The Voice Of Leeward Oahu

 

Year 2014: Hope for change and preservation

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Posted December 31, 2013 by Pat in Community

We wish everyone a happy and prosperous year in 2014. Happy days are sure to come if we cherish our communities by embracing all the dreams and beliefs of their different cultures. First and foremost, we must preserve the Hawaiian spirit of aloha, a strong tradition on the leeward coast of Oahu. Giving and sharing is also a key to being Hawaiian. In that respect, we hope to share ideas and news to facilitate mutual understanding of each town’s predominant lifestyles. With this understanding we can appreciate the old ways and beliefs treasured by various ethnic groups on our coastline such as the Hawaiians, Filipinos, Chinese, Portuguese, Japanese, and Samoans.

The leeward coast has a history of being an agriculture area. The different values held by farmers and office workers are clearly seen when new developments and construction are proposed for the expanding urban center of Kapolei. Usually the decision to preserve agriculture or construct buildings boils down to the question of which one will be more profitable. The city and state have allowed developers and investors to take over valuable farmlands with the excuse that more housing and jobs are needed.  Their intentions are valid, but the process should be more cautious with the knowledge that once the rich earth is covered with cement, there is no recourse should there be a need for more food production. We hope that government will slow their plans for further development in the Ewa plain while it updates its plans for local sustenance and preservation. Moreover, it would be wise if the state were to outline a policy for all the Hawaiian Islands in regards to the use of genetically modified organisms (GMO) in agriculture. Failing to do so, the state will encourage political ploys and emotional decision-making instead of promoting scientific and factual conclusions in government legislation. Farmers need all the legal help they can get to survive in a shrinking market.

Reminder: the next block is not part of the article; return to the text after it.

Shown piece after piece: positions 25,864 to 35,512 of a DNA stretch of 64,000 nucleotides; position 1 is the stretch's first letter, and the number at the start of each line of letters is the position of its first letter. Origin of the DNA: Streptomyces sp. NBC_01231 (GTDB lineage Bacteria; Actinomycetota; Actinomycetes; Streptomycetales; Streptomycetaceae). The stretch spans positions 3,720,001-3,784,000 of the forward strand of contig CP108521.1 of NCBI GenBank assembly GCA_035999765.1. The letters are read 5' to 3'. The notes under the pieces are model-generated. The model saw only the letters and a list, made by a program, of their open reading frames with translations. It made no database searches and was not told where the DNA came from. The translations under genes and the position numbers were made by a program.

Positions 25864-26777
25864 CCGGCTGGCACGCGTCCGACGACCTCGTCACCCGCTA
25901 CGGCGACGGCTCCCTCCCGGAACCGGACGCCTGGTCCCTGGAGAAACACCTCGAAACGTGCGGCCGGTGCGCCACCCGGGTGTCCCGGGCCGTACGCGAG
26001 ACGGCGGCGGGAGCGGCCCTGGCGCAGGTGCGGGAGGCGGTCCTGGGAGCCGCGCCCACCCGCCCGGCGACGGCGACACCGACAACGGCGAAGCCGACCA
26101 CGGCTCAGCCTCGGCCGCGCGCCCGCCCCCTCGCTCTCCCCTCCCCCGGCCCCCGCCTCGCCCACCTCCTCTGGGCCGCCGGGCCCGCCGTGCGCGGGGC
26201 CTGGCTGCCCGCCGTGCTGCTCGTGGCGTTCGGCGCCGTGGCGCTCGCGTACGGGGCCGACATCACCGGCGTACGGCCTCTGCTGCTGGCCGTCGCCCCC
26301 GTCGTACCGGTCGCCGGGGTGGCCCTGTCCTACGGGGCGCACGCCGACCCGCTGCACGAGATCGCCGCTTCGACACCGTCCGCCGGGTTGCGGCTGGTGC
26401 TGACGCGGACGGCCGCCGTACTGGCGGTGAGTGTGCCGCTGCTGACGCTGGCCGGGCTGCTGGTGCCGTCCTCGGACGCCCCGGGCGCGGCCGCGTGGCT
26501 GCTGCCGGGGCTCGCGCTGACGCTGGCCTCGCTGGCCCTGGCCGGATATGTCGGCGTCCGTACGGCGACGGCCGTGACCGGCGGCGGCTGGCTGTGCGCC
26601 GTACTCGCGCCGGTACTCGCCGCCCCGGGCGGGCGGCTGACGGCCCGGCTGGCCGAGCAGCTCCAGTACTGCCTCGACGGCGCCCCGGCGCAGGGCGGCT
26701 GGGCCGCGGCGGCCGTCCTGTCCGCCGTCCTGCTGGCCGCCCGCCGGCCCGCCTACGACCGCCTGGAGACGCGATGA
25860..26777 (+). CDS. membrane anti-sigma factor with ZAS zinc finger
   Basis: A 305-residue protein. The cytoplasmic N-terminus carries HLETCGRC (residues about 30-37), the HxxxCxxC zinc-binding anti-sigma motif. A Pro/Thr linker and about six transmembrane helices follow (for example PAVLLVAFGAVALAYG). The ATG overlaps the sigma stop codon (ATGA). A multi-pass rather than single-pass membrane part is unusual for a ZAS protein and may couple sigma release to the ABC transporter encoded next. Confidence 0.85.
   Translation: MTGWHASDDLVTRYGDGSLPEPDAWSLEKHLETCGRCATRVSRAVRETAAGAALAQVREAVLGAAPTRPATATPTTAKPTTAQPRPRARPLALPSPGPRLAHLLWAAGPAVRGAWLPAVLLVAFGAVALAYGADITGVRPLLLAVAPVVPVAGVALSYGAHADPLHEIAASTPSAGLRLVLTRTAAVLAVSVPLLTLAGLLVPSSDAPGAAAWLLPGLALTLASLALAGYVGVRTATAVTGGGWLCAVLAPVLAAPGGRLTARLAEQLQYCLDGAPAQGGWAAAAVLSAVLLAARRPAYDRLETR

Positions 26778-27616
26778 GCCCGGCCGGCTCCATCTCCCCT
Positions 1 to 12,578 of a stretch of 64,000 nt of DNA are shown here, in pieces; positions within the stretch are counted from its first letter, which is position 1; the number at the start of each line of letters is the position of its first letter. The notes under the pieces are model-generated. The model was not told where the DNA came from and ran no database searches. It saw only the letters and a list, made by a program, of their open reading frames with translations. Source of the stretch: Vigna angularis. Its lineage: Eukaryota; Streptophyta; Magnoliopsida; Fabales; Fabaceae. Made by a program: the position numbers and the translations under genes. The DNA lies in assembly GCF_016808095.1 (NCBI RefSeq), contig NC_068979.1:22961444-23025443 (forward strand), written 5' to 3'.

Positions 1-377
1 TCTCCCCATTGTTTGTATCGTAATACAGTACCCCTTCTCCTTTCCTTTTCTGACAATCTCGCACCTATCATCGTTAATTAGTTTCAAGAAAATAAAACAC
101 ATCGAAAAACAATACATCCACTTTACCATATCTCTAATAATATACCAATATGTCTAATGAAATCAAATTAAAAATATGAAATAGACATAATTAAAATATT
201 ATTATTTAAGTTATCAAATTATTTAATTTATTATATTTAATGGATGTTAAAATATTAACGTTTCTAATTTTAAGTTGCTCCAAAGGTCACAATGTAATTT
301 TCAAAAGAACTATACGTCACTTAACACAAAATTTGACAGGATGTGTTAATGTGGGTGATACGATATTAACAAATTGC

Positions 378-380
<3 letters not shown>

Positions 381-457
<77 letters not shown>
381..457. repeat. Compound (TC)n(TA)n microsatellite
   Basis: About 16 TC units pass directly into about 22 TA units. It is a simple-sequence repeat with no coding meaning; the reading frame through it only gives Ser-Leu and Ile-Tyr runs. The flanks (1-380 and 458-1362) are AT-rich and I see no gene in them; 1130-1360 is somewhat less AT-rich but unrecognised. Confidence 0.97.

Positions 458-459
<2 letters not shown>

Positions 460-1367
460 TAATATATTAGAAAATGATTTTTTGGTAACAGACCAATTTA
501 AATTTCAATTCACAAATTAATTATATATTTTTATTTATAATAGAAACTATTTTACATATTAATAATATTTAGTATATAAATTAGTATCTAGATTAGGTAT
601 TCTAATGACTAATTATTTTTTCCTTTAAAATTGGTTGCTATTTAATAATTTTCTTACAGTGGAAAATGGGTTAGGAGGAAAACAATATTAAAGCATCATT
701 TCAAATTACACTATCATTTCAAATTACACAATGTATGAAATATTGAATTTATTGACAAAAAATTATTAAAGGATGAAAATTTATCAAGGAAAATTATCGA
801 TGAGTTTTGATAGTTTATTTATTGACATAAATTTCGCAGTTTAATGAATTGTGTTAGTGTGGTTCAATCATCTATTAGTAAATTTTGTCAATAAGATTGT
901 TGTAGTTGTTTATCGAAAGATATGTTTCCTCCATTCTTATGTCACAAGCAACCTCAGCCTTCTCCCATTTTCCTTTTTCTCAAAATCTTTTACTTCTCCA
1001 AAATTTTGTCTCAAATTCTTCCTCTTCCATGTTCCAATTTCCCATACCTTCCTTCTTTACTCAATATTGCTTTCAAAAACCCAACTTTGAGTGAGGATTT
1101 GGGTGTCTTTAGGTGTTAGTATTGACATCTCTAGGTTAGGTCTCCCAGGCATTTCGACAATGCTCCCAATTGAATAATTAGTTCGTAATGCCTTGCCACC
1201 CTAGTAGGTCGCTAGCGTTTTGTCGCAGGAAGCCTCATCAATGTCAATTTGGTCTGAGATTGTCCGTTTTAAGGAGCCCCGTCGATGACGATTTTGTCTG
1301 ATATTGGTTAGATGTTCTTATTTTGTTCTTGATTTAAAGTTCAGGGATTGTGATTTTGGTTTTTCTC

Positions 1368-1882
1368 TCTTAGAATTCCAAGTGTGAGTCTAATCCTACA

Being the fiftieth state in the union, we hope to see a Congress that is more productive and willing to work together for the good of this nation. Of utmost importance is the premise that everyone deserves affordable comprehensive health insurance coverage. The federal government has implemented the Affordable Care Act, a program to increase health benefits to many, and we hope it will iron out the problems that have stalled it. We anticipate government’s help with college students, financially strapped families, retirees, and the perennially ill who need additional funds and medical treatments. Lastly, we hope our small businesses will be given a boost by receiving affordable medical coverage for their employees and for themselves in order to strengthen and encourage the growth of the middle class in our economy.

Surveying the West coast of Oahu, we can add more topics to our list that begs consideration. For example, our highways and roads need to be improved or replaced, but this list is endless. Suffice it to say, we wish you a safe and healthy new year with many occasions to laugh, smile, and just be glad we live in Hawaii. We wish our readers a very good 2014!


About the Author

Pat

Pat Pang (Nozaki) is a retired DOE secondary school teacher who taught school in Waianae for almost 40 years. She has served the community as a member of the Waianae Neighborhood Board and as a delegate to the 1978 Hawaii State Constitutional Convention. She was raised on the Nanakuli Hawaiian Homestead and resided in Waianae during her years as a teacher.

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